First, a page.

Karnataka Board of Auqaf – No Rationale for Appointing Nodal Officers
The Waqf Board is indulging in appeasement of retired Muslim officers instead of taking concrete steps to strengthen Waqf finances.
By A Staff Writer
Bengaluru: The Karnataka Board of Auqaf on April 5 appointed a slew of retired Muslim officials as Nodal Officers in some of the districts. The objective, said the demi-official (DO) letter No. KSBA/ADM/EST/44/201617, was ‘to oversee the implementation of the programmes of the Board’.
The sudden appointment of 13 Nodal Officers to monitor the programmes in 26 districts of Karnataka has caused surprise as well as dismay in circles that have observed the functioning of the Board for decades. Surprise, because the appointments have come in the terminal year of the Congress Government in the State and one cannot remain without smelling appeasement of—not the Muslims—but retired Muslim officers. Dismay, because the Board still follows the old policy of political favouritism that characterizes the boards and corporations in the pre-liberalisation era. Nothing seems to have changed. What it means is that realpolitik is still the guiding force in the Board rather than the morals and principles.
The DO letter states that the Nodal Officers will be paid Rs. 25,000 a month and another Rs. 25,000 for hiring a taxi or Rs. 15,000 if they use their own vehicle. The appointment is for three months ‘or until further orders’ which leaves ample scope for stretching the tenure till the current political dispensation in the State demits office in May 2018.
The letter says the Nodal Officers would oversee 1- the survey of Waqf properties, 2- Utilisation of grants by the Waqf Institutions, 3- Effecting of Khatas of Waqf properties, 4- Information regarding the developmental activities taken up by the Waqf institution, 5- Ensuring that the Muthawallis display the statement of income expenditure every month on the notice Board of the Waqf Institutions, 6- Expediting recovery of Waqf contributions, 7- Supervision and guidance to District Waqf Advisory Committees, 8- To conduct meetings of Muthawallis as and when required, 9- To identify commercially viable Waqf properties for development, and 10- Implementation of Waqf Properties Lease Rules 2014.
The Board’s initiative is questionable and seems to be purely politically motivated as much of the stated objectives lie firmly within the duties of the in-service Waqf officers. Curiously, the Survey of Waqf properties has been going on for nearly a decade and no meaningful progress can obviously be achieved in the short tenure of these officers. Curiously, most of these officers have held key posts in the Karnataka State Waqf Board during their official tenure of service. The question then to ask is: Would they achieve the objectives in three months when they could not do it while they were presiding the machinery as CEOs themselves with entire paraphernalia to carry out orders from them?
It is useful to be reminded that the Waqf Board appointed over 150 young officers and constituted the first ever ‘Waqf cadre’ in India in 2015. Does the Board require additional ‘Nodal Officers’ to replicate what the Waqf cadre is already assigned to or supposed to do? The excuse trotted out by the Board is that the Board needs to talk to senior Deputy Commissioners at district levels and young officers may not measure up to the task. The plea is patently absurd at best, and fallacious at the worst.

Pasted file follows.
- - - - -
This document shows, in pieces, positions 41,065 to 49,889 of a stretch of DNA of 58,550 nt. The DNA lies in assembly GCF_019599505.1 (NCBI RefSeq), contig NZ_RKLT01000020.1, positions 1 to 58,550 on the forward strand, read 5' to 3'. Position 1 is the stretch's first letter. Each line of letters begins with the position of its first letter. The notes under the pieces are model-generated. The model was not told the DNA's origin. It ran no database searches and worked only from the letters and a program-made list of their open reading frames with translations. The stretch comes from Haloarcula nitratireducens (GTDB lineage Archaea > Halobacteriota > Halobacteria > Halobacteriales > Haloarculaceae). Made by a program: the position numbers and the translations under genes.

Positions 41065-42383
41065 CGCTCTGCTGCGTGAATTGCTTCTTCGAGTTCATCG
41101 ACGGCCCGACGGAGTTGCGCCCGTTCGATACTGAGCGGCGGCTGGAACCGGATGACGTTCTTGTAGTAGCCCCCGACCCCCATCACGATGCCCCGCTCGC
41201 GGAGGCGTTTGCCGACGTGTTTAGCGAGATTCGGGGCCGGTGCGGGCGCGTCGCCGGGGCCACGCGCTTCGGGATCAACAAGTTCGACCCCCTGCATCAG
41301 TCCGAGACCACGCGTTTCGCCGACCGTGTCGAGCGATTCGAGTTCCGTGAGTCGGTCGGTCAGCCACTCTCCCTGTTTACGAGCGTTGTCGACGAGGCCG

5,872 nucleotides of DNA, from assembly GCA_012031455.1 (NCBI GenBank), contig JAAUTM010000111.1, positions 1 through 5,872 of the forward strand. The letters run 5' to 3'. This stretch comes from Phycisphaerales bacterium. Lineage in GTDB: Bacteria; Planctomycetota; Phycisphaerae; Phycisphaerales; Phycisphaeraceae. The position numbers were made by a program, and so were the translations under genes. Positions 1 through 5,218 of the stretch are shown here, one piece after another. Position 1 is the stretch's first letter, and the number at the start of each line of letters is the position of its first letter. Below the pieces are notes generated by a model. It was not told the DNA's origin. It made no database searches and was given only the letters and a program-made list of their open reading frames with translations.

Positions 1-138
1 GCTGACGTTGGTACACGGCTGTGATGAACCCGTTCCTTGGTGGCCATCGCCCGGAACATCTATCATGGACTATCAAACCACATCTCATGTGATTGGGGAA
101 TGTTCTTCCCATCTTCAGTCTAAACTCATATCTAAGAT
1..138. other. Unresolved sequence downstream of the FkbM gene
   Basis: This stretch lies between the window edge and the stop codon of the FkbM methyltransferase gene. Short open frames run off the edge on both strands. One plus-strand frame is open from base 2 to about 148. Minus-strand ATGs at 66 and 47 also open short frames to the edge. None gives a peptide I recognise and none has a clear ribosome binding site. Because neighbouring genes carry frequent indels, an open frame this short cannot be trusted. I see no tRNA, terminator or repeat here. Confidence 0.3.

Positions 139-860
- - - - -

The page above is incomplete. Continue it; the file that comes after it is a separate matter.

Dr. Mohammed Yousuf, ex-Chairman of the Board questions the very rationale of appointing the Nodal Officers when the Board is not headed by an elected Chairman. He says, ‘The Minister has neither initiated the election process for a new chairman, nor has superseded it. It is under an Administrator. The Administrator is appointed to look after the day to day work of the Board. He is not authorized to take policy decision. How could the CEO issue orders to appoint 13 officers, retired at that, offering them a princely sum by way of remuneration? Doesn’t he know the rules?” He says the expenditure on account of remuneration will be an additional burden on the weak finances of the Board.
Another former Chairman and advocate Mr. Abdul Riaz Khan, though welcomes the appointment of the Nodal Officers, says, so far only 2% of the survey of Waqf properties have been completed. He says it is inconceivable that the retired officers appointed for three months would be able to contribute anything substantial and dubs the move inconsequential. “Survey does not mean the submission of survey report by the surveyor. It entails its documentation and approval by the Tahsildar and gazette notification.
The Karnataka Board of Auqaf which takes pride in being one of the most efficient State Waqf Boards in the country, is beset with humongous issues of mismanagement and lethargy. In 2015, it announced commercial development of three prime pieces of real estate under its control i.e., the Gulistan Shadimahal on Infantry Road, land attached to the Mavalli Mosque and Bada Makaan in Mavalli with loans from the National Waqf Development Corporation (NAWADCO). Nothing came off it. (Refer Islamic Voice, issued dt. August 2015). It is stated that the NAWADCO has no funds. Next it recruited around 160 youths as employees under the newly created Waqf Cadre. Nearly half of them are stated to have migrated to other jobs, given the uncertainty and delays in matters of appointment letters and payment of salaries etc. According to Dr. Yousuff, the Waqf Board office is overstaffed, and questions the justification for appointing Nodal Officers.
The appointments will not stand the judicial scrutiny if one were to file a PIL in the Karnataka High Court. It is time the Department of the Waqf scraps the appointments and announces the schedule for the election of the Chairman rather than appeasing a set of favourites prior to Assembly elections.